Speaking of priceless, throw these people, who have performed this extremely valuable public service for free, some money. In the alternative, if you're affiliated with Vanderbilt's or NYU's law school, you might try to help your alums out a little more, so that your extremely intelligent, hard-working, and public-spirited graduates don't end up with quite so much time on their hands.
Tuesday, May 1, 2012
Law School Transparency publishes comprehensive 2010 employment data
Subscribe to: Post Comments (Atom)
There is a lot of vitriol tossed at the law schools and their faculty because they have been so willing to treble the cost of a law education, and they deserve much of it. However, it is the case that the institutions and profs are merely taking advantage of a market distortion-- something that, upon reflection, should come as no surprise. Much as rent control has been shown repeatedly to decrease housing stock, so the federal government's guaranteeing of student loans has encouraged this terrible situation. If we could get the government out of this, there would be some natural correction when lenders, who stay in business only by knowing who can repay a debt, refuse to lend for law school. Will it help those now in trouble? No. But it would be solution going forward. Fewer loans, fewer law students, less money to the schools, fewer schools, fewer lawyers.ReplyDelete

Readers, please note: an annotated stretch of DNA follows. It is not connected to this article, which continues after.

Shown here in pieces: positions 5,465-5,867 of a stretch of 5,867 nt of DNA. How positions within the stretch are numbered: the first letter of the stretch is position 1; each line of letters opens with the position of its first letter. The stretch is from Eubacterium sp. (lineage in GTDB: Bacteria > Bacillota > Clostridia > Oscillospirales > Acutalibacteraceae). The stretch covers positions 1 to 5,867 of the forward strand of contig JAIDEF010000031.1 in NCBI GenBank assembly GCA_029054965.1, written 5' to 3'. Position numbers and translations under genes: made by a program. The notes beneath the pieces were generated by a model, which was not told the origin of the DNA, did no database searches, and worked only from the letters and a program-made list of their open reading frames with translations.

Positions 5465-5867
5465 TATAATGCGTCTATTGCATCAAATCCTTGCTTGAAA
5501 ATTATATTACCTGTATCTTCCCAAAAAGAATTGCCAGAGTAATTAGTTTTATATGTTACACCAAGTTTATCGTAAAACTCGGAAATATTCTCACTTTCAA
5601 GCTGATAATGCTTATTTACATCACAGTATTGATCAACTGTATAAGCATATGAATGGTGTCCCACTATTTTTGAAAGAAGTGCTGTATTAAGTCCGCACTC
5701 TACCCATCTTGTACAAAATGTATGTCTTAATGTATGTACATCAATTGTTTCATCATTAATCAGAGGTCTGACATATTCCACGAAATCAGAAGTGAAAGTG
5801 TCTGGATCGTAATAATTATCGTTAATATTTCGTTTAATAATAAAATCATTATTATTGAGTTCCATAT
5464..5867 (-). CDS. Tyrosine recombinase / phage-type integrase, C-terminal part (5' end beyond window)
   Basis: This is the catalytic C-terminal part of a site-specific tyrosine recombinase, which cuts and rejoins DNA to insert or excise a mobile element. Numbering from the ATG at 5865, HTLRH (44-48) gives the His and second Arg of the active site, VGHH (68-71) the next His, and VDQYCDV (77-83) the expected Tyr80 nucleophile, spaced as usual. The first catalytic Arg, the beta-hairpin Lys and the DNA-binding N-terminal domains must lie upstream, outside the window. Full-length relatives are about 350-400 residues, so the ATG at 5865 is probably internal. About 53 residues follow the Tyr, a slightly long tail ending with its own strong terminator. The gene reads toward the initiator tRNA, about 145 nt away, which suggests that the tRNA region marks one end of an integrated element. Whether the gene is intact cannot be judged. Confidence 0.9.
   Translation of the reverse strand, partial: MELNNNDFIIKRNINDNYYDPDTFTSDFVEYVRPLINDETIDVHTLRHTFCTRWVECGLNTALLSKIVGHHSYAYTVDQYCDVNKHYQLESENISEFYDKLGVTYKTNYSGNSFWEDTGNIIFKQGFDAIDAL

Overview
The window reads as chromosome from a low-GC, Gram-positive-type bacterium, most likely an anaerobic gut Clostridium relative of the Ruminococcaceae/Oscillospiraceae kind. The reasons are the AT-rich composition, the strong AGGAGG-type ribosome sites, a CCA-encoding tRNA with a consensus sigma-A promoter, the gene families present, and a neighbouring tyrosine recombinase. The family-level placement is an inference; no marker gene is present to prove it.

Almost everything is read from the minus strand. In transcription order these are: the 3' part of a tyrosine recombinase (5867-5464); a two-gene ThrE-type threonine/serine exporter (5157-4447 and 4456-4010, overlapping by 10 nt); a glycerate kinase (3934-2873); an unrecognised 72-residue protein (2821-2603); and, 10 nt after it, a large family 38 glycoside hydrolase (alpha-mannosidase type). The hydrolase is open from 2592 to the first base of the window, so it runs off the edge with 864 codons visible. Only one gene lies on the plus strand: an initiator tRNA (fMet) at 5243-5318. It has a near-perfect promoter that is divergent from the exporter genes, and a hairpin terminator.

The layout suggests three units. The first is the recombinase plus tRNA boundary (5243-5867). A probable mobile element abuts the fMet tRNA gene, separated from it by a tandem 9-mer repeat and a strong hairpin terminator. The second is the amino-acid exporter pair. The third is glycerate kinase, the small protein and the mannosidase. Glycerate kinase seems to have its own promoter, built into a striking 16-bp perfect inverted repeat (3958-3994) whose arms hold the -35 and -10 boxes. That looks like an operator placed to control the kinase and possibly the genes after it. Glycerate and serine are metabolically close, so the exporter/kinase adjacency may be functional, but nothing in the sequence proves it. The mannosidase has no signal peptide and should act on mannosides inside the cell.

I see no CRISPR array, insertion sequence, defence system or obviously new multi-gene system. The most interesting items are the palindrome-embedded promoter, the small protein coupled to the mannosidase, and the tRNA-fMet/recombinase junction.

"Why LST excluded only temp jobs with law firms from the employment score, as opposed to all temporary jobs, is unclear, but I imagine it has to do with the difficulty of coming up with a consistent metric in the context of inconsistently available information across law schools."ReplyDelete
We started with the people who had bar passage required (PBR) jobs, and then made deductions. But, we wanted to avoid deducting people who weren't in the original BPR count.
We know that some people at firms are in non-BPR jobs, such as paralegals, but those numbers are very small, and we don't think that compromised the results.
But, going to something like government, we have no idea how many of those jobs are BPR, so we can't safely deduct short term government jobs.
Or to put it another way, if someone who was previously unemployed landed a short term non-legal job with the government, that shouldn't hurt their employment score (wouldn't help it either).
The scroll bar for selecting a school isn't as user friendly as it could be. If you drag the scroll bar down to find a school you want the list disappears as soon as you let go of the mouse button. Maybe not, I think it just closes the box if the cursor moves slightly outside of the box? Anyways, just some user feedback FWIW.
I'm looking through the content now which at first glance is interesting. Good job.
I love that you pick on your own law school. Very ballsy, and it only makes you seem more credible (although, undoubtably, less popular in the faculty lounge).
I wanted to ask you a Q:
I've notice that your law school, CU-Boulder, reports every year that a large portion of its class isn't trying to find a job. In other words, they are filling out their employment surveys and selecting -Unemployed, Not Seeking.
This is quite odd for a number of reasons, but what I noticed in particular is that no other school reports this phenomenon. For 2010, Boulder reported 10% not looking nine months out, and 30% not looking right after graduation. No other school that I've looked up comes anywhere close to this.